Special Issue "Virome and Viral Diseases"
Deadline for manuscript submissions: 15 December 2021.
Since 2003, when the term “virome” appeared in a scientific paper, many efforts have been made to understand viral diversity and pathogenicity. There has been an increasing number of findings that underline the relevance of viromes in human diseases such as bowel disease, type I diabetes, graft-versus-host disease and HIV. However, knowledge of the viruses considered to directly infect humans remains incomplete. Metagenomics assays can theoretically detect all pathogens, but often they fail to detect viruses because of their low viral load and small genome. The presence of bacterial and fungal genomes can be accurately detected through consensus PCR approaches that target the 16S rRNA and internal transcribed spacer (ITS) loci, respectively. Conversely, there are no analogous conserved sequences in any virus. Thus, viral sequences found in metagenomic analysis must be aligned with both nucleotide and amino acid levels in a large reference database of viral sequences, and the amplicon pairwise results are often not suitable for proper virus identification. In most virome studies, more than 50% of sequences in virus-enriched preparation had shown sequences with no similarity to any known reference sequences. These unalignable sequences, referred to as “dark matter”, could include new viruses, but the conventional alignment methods are not able to classify them. Thus, virome studies currently present only a partial description of the real virome in a specimen because the dark matter sequences are often ignored. Another bias in virome analysis is the focus on only sequencing of DNA. This is due to the fact that the bacterial microbiome is the primary objective of many metagenomics studies, so that, in experimental protocols, DNA is extracted from nucleic acids without regard to either preserve or recover the RNA. This could lead to incomplete or incorrect conclusions about the real composition of viromes. The main objectives of this Special Issue are to describe the utility of the metagenomics approach to identify new viruses, the virome relationship with human diseases and the description of bioinformatics tools that are suitable to better analyze the viral populations in NGS studies.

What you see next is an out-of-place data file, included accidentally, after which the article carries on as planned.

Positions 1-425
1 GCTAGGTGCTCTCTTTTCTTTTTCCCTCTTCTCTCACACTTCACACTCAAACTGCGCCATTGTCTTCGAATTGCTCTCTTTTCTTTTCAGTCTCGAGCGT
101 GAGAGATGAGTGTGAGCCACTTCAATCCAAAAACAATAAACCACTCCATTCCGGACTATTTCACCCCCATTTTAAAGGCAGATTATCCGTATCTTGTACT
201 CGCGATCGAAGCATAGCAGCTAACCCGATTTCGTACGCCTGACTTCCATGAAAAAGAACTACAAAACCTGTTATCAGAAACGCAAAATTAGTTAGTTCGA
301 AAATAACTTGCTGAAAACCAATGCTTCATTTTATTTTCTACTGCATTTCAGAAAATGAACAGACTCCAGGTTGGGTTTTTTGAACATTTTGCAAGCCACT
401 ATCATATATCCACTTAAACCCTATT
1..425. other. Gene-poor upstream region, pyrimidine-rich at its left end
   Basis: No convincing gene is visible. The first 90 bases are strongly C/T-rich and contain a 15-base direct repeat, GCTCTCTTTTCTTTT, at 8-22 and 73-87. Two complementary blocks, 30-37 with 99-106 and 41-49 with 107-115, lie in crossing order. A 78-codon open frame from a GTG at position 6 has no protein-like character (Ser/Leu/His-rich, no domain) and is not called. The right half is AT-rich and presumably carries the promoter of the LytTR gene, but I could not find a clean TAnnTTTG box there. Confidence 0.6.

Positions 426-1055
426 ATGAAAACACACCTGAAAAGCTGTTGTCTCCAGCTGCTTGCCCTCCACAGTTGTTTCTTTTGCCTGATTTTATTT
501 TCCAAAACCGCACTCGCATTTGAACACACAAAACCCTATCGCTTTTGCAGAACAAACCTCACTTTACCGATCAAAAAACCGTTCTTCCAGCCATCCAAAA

Dr. Anna Rosa Garbuglia
Manuscript Submission Information
Manuscripts should be submitted online at www.mdpi.com by registering and logging in to this website. Once you are registered, click here to go to the submission form. Manuscripts can be submitted until the deadline. All papers will be peer-reviewed. Accepted papers will be published continuously in the journal (as soon as accepted) and will be listed together on the special issue website. Research articles, review articles as well as short communications are invited. For planned papers, a title and short abstract (about 100 words) can be sent to the Editorial Office for announcement on this website.
Submitted manuscripts should not have been published previously, nor be under consideration for publication elsewhere (except conference proceedings papers). All manuscripts are thoroughly refereed through a single-blind peer-review process. A guide for authors and other relevant information for submission of manuscripts is available on the Instructions for Authors page. Viruses is an international peer-reviewed open access monthly journal published by MDPI.
Please visit the Instructions for Authors page before submitting a manuscript. The Article Processing Charge (APC) for publication in this open access journal is 2200 CHF (Swiss Francs). Submitted papers should be well formatted and use good English. Authors may use MDPI's English editing service prior to publication or during author revisions.
- next-generation sequencing
- dark matter sequences
- bioinformatics tools